Black Ops 4's DLC Model Faces Backlash From Community

Black Ops 4's DLC Model Faces Backlash From Community

Call of Duty: Black Ops 4’s Season Pass has been revealed, offering an all-or-nothing approach to downloadable content whereby players will be unable to buy individual map packs. The move has sparked outrage among members of the Call of Duty community, with many criticizing Activision for implementing an outdated DLC model that divides the playerbase with paywalls.

Historically, Call of Duty games have always released DLC in content packs featuring new maps for multiplayer and Zombies modes. A season pass was always available – combining prices of all the future map packs into a single, reduced sum  – but as there was no mention of it this year, fans had begun to speculate that Call of Duty: Black Ops 4 was moving away from paid DLC.

This, of course, turned out not to be the case. In a FAQ on Activision’s site, the contents of the season pass were detailed:

  • “Classified,” a bonus Zombies experience, available at launch
  • 4 Additional all-new Zombies experiences
  • 12 Multiplayer maps
  • 4 exclusive Blackout characters

In response to a question about buying parts of the DLC separately, it was made clear that “No, the contents included in Black Ops Pass may only be purchased as a bundle.”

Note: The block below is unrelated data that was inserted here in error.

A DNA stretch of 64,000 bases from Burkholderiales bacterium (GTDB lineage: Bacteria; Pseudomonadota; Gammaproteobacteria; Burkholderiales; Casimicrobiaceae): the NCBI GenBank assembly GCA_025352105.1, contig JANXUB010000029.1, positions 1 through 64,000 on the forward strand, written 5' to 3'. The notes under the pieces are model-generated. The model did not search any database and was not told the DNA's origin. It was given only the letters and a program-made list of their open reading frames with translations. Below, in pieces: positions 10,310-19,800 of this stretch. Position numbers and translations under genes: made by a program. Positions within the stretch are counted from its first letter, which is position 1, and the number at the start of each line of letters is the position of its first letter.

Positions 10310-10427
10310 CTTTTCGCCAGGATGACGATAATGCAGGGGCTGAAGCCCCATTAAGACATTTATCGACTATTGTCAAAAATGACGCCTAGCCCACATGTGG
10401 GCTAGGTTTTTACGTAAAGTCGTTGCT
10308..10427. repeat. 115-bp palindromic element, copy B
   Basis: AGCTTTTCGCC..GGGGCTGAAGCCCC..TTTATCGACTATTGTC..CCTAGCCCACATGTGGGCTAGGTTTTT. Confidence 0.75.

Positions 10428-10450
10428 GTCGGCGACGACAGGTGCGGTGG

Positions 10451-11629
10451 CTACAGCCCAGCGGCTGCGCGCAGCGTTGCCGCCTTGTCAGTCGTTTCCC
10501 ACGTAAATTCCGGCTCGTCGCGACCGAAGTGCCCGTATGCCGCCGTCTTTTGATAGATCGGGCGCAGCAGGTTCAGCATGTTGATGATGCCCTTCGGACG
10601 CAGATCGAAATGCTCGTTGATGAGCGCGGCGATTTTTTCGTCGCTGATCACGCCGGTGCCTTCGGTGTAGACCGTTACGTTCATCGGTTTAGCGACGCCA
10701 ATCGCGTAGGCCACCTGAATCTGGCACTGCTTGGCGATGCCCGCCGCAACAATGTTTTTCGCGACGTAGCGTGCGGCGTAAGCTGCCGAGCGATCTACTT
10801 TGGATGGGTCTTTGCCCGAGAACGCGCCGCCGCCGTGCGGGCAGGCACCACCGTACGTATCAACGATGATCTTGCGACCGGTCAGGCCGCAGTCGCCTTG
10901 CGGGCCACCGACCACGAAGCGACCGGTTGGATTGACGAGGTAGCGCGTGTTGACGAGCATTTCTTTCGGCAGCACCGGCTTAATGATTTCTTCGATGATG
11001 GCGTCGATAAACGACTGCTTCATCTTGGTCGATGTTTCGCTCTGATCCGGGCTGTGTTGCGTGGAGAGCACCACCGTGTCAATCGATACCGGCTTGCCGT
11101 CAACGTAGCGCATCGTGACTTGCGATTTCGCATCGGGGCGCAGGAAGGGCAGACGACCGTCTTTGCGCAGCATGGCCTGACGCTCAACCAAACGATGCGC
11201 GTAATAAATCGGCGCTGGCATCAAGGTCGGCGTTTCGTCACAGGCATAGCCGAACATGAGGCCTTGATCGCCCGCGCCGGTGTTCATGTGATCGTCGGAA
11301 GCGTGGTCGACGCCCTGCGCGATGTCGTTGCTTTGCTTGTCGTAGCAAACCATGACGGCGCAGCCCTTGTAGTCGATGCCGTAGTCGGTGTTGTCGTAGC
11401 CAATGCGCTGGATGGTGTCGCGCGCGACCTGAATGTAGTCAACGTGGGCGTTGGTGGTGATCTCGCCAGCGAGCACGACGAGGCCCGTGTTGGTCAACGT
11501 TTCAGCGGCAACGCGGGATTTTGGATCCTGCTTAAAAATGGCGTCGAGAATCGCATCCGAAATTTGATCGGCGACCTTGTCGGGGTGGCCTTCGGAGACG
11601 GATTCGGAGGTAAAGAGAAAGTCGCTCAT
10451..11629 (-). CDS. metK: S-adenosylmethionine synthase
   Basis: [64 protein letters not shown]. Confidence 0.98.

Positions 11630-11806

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It’s worth noting that the backlash Activision is experiencing in response to the Season Pass isn’t entirely centered around the all-or-nothing approach this year, but also on the continued implementation of paid post-launch content itself. Many fans feel that instead of sectioning off one half of the playerbase from another with the Season Pass, Call of Duty should follow the lead of Overwatch which offers all post-launch content for free, or even Battlefield V, which will have no Premium Pass this year.

The criticisms are perhaps made more valid by the fact that Black Ops 4 will feature lootboxes, containing cosmetic upgrades to weapons and characters. Microtransactions like these bring in huge revenue for Activision (over $3.6 billion in 2016 alone), so it should more than cover the costs of pushing out free post-launch content for players.

There has always been criticism about Call of Duty’s map packs dividing the playerbase, and, while this has been improved this year by only dividing the playerbase into two groups, the more restrictive pay model has arguably only caused bigger issues for Activision. Critics have been incredibly vocal, with the majority of posts on the relevant subreddits (which Call of Duty devs regularly use to interact with fans) being dedicated to the topic.

It will be interesting to see how Activision deals with the controversy. On the one hand, outrage on this scale seems to necessitate a response from the publishing giant. However, Activision have earned a reputation for stubbornly standing by unpopular choices (such as the refusal to sell Modern Warfare Remastered separately at launch) so those waiting for a happy ending to this backlash may be waiting a very long time indeed.

Call of Duty: Black Ops 4 will launch on October 12 for PC, PS4, and Xbox One.


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